He ran into the room and leaned over the crib. As he put his mouth over the baby’s mouth trying to breathe life into her, Ma fell to her knees sobbing.
Then Bill and me, we heard something behind us.
Coo…coo…
We looked at each other.
Pa glared at us and shouted, “Get that turtledove out of this house right now!”
Bill and me grabbed the turtledove and just as we crossed the threshold of the front door, our baby sister sucked in a lot of air and started crying loud. Ma and Pa cried too, picking her up, kissing all over her little face. Bill and me didn’t say nothing, just stared at each other.
Coo…coo…
Maybe Miz Jones knew more than we did about the magic of Mother Nature.
The cooing of the turtledove.

The Halloween Tree

“Back in the old days,” my father used to say to me, “we didn’t git no candy on Halloween. Warn’t no such thing as tricker-treatin’ or whatever you darned kids call it. Puttin’ on some fool costume and prancin’ around the streets, why that’s just plain sissy.”
I got that lecture every year when the air turned crisp and the kids at school chirped about what they were going to wear for Halloween and what candy they wanted in their trick or treat bags. I suspected my father held his high falutin’ principles against childish behavior on October 31st because he didn’t want to spend money on a costume or candy.
“So there wasn’t Halloween at all?” I asked.
“Sure there was Halloween, but we didn’t go hog wild over it like they do today. Folks would have barn parties, and all the neighbor kids would come over. We’d play games right up to midnight.”
“What kind of games?”
“Oh, bobbin’ for apples. Nothin’ fancy.”
My face perked up. “Bobbing for apples? That sounds like fun.”
I saw my father’s eyes widened as he thought about the price of apples.
“Oh, you wouldn’t like it. It warn’t no fun at all. You got your face wet and choked on the water. No fun at all.”
“Then what did you do for fun?”
“Well, some boys used to knock over outhouses Halloween night.”
“That doesn’t sound like fun to me.” I imagined the stench of human excrement spewing from the overturned outhouse, and I gagged. “Did you do that?”
“Only once.”
“What happened?”
“I got caught.”
“How?”
“Well, pa came up to me the next day and started talkin’ about how George Washington told his pappy the truth about choppin’ down the cherry tree. Then I asked me if I had knocked over the outhouse. I owned up to it, and he turned me over his knee and started wallopin’ my behind. I says, ‘Pa, George Washington’s pappy didn’t spank him when he told the truth about choppin’ down the cherry tree.’ And he said, ‘Yeah, but George Washington’s pappy warn’t up in that cherry tree when he chopped it down.’”

Seance in Black

Halloween of 1890 surprised Arthur Conan Doyle with a mixture of happiness and mysticism.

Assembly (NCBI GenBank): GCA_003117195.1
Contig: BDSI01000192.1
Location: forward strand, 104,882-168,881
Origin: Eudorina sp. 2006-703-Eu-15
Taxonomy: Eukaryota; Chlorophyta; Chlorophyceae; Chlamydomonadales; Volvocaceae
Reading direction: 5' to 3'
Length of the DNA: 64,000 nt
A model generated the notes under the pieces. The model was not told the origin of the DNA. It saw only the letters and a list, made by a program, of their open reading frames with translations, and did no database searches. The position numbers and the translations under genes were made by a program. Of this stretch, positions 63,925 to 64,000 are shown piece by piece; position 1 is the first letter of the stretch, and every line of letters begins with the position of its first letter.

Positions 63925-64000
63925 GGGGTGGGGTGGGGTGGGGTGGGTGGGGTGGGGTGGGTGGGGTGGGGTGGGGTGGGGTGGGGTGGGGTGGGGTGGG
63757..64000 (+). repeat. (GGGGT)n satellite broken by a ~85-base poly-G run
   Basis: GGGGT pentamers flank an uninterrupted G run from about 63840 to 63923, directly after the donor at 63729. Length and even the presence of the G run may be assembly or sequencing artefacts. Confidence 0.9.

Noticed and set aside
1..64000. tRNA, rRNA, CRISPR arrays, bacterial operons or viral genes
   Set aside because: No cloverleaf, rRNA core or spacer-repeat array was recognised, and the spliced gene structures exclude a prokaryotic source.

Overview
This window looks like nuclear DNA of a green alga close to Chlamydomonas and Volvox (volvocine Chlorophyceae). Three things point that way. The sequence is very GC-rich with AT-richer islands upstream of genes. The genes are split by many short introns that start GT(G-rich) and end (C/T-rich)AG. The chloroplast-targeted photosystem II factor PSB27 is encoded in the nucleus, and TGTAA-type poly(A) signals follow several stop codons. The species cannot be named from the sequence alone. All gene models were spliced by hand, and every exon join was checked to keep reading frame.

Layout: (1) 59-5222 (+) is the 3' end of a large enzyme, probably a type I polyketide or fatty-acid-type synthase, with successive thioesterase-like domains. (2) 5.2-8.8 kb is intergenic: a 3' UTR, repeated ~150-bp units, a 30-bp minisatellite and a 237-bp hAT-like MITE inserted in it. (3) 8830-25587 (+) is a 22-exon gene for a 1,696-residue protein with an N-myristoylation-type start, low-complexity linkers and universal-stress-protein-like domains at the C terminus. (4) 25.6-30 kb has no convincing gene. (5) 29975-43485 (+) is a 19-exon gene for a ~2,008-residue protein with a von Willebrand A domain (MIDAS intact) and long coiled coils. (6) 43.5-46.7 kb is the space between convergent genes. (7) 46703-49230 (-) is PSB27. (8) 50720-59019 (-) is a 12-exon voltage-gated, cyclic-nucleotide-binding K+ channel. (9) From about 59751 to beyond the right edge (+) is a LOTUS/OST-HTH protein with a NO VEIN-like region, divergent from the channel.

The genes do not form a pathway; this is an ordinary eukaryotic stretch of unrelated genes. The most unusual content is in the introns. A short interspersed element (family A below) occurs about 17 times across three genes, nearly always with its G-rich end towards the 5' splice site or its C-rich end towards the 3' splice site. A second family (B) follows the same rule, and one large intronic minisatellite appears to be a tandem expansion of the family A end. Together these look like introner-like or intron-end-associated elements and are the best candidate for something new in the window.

He was the guest of honor at a party hosted by Ward Locke, the publisher of his first Sherlock Holmes book, A Study in Scarlett. Ladies, all of them in black evening gowns highlighted with orange flowers or brooches and necklaces, were particularly attentive, smoothing out imaginary wrinkles on Doyle’s dinner jacket.
“What are you going to do, Mr. Doyle,” Ward Locke’s wife cooed, “when you become the most famous writer in London? You won’t have a moment’s peace.” Her eyes, an uneventful shade of brown, fluttered without producing their intended purpose of luring the single gentlemen with her non-existent wiles.
“I am certain I shall find a suitable safe harbor in the storm of public attention.”
Mrs. Locke practically swooned over the more sensual meanings of Doyles’ metaphor.
“Among my many new-found friends and acquaintances, such as your husband and yourself, indeed all the fine people who are here tonight.”
“Oh. Of course.” She stood erect in the middle of her collapse into the romance of her thoughts. Recovering, she smiled with due temperance. “And I’m sure your friends from the hospital will be a great comfort to you.”
A woman wearing too much rouge made good use of her ample hips to force Mrs. Locke from the inner sphere of Doyle’s immediate company. “You mustn’t ignore your other guests, dear. I shall entertain our wonderful young gentlemen for now. I am Mrs. Wickham, a dear friend of the Lockes. They tell me you are a doctor.” She paused a moment to admire his physical appearance. “My, you must have an impressive bedside manner.”
At that moment Doyle caught the gaze of his publisher and turned the corners of his lips into a smile that expressed mild desperation. Locke smiled in return, lifted his glass and clinked it with a dessert spoon.
“Ladies and gentlemen, please join me in a toast to the man of the hour, Arthur Conan Doyle!” Locke announced. After an appropriate pause for all the guests to murmur their approval, he continued, “We wish him continued success so suddenly found at the young age of thirty-one.” Everyone took turns commenting upon his promising career unfolding in front of him, remarkable for a young man of thirty-one years.”
“Oh, yes. I remember being thirty-one,” a voice boomed from the shadows. “Great expectations can wither on the vine as time passes, leaving you with sad dreams of what might have been.”
Holiday chatter died as all heads turned to watch a tall, swarthy man step toward Doyle, who suspected the man to be in his middle forties and under the influence of liquid spirits. A shrill giggle shattered the silence.
“You must forgive my friend, Mr. Doyle,” Mrs. Wickham said with forced cheer as she left his side to join the handsome stranger and grab the man’s arm, pulling him back. “His attempts at humor are an acquired taste. He’s Nathan Ladderly, my neighbor at the Nickleby Arms Hotels. The dear man has no family so I thought I would invite him to our soiree–“